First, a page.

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May 17, 2019

It’s well documented that a lot of people in Ghana and elsewhere in Africa resent the growing Chinese migrant presence, both in terms of the people who come and the Chinese way of doing business that is often culturally out of sync with local customs.

Those perceptions, however, can be misleading.

While an influx of Chinese business people in places like Accra have brought new, intense competition for local merchants and suppliers, they've also helped to lower prices for consumers. Other merchants, who buy wholesale, appreciate the new competition from Chinese traders because prices are also lower for them as well. And landlords in Accra's Central Business District aren't complaining either about the arrival of the Chinese given that rents have gone up.

Kwaku Dankwah, a Ph.D. candidate in the department politics and international relations at the University of Adelaide in Australia, studies the impact of the growing presence of Chinese merchants in Ghana and the reactions this new immigrant group provokes from consumers and business owners. Together with Marko Valenta from the Norwegian University of Science and Technology, he co-wrote a paper on the subject: "Chinese entrepreneurial migrants in Ghana: socioeconomic impacts and Ghanaian trader attitudes."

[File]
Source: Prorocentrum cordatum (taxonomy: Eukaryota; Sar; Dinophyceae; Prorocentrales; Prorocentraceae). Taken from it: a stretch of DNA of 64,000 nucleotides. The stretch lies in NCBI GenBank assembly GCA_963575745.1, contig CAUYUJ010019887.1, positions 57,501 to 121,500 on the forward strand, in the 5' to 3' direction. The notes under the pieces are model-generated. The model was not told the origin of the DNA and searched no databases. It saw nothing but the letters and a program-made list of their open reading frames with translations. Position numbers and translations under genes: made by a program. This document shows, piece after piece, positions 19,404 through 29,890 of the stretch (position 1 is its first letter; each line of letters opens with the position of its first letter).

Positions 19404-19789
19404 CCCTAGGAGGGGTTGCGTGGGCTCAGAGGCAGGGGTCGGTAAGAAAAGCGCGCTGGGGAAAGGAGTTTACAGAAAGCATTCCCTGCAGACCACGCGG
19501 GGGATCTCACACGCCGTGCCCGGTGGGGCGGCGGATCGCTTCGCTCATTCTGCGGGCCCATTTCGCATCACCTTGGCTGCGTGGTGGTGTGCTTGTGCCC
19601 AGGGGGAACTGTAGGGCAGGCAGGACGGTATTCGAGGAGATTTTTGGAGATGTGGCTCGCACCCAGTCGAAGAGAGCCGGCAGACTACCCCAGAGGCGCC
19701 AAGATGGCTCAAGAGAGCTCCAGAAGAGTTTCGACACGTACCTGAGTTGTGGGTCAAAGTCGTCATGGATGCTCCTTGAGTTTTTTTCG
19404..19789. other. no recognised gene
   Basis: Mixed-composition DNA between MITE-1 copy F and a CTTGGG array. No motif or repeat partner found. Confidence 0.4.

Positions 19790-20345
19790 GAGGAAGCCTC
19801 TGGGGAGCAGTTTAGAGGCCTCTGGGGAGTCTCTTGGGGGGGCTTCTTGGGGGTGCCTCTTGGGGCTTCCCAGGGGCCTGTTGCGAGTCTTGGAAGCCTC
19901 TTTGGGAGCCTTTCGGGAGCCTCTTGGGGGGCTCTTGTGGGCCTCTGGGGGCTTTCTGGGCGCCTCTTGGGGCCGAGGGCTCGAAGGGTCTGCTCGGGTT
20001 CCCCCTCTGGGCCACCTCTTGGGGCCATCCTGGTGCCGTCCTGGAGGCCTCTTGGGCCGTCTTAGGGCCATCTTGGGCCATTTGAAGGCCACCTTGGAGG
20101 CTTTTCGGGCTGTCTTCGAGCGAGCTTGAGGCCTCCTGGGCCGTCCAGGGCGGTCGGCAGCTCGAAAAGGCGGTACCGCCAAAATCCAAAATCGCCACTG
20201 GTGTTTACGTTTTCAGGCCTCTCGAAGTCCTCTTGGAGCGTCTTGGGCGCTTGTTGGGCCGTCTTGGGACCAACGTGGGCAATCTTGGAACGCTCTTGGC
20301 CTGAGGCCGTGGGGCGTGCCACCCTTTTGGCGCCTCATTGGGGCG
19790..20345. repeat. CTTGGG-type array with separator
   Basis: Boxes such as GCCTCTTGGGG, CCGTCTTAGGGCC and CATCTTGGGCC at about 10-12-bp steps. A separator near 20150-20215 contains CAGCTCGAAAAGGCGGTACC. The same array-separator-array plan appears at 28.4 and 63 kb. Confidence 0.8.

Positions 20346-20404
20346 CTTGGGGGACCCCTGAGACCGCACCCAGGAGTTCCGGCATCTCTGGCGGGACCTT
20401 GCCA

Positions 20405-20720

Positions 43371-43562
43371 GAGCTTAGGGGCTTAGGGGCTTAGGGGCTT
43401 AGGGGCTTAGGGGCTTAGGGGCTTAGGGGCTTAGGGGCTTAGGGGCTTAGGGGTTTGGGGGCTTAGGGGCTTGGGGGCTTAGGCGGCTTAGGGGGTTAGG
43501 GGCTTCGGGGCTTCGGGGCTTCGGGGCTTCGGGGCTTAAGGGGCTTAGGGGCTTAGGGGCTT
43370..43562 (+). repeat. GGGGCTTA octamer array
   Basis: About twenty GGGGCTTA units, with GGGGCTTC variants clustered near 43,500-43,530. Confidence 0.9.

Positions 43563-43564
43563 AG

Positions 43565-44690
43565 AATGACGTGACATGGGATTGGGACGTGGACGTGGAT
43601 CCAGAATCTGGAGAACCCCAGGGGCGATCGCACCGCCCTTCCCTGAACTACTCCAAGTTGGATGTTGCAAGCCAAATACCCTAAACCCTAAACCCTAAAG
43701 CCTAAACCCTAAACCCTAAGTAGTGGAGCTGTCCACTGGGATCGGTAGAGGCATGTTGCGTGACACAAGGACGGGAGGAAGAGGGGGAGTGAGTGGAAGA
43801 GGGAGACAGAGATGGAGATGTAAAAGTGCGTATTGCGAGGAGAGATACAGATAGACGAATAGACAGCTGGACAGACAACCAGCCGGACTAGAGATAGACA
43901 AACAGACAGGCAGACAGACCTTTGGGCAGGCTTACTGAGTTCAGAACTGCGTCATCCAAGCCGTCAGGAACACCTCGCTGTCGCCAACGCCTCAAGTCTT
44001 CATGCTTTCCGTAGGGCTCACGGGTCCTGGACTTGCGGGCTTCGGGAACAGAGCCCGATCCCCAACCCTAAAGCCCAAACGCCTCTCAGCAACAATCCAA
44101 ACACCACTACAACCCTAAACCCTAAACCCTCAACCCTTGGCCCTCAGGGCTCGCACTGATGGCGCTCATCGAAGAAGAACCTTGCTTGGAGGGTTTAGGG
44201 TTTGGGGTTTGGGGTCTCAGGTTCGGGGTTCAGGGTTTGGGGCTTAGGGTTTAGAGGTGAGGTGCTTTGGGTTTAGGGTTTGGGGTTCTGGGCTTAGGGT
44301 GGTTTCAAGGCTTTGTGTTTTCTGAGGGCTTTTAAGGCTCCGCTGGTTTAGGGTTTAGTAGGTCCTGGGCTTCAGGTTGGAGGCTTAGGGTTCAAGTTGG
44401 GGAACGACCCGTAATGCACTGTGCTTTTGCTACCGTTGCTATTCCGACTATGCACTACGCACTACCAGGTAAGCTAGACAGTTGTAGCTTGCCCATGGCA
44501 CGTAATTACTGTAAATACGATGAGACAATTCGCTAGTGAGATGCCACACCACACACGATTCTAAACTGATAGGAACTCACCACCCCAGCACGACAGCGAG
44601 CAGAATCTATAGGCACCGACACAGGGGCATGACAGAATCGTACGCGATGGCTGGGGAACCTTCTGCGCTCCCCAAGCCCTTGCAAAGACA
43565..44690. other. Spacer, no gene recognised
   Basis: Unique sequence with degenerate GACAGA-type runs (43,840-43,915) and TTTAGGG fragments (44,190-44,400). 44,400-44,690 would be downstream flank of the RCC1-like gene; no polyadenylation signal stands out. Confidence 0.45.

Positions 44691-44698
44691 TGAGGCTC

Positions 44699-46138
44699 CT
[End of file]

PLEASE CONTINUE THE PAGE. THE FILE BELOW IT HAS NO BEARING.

Kwaku joins Eric and Cobus to discuss why the Chinese merchant presence in Accra's Central Business District is both reviled and welcomed, sometimes even by the same people.


What do you think of Kwaku's assessment that the influx of Chinese business owners in places like Accra provides both opportunities and challenges for local competitors? Do you think Ghana should do more to encourage Chinese investors to migrate there or crack down and limit immigration? 

Twitter: @eolander | @stadenesque | @kwaku_o_dankwah
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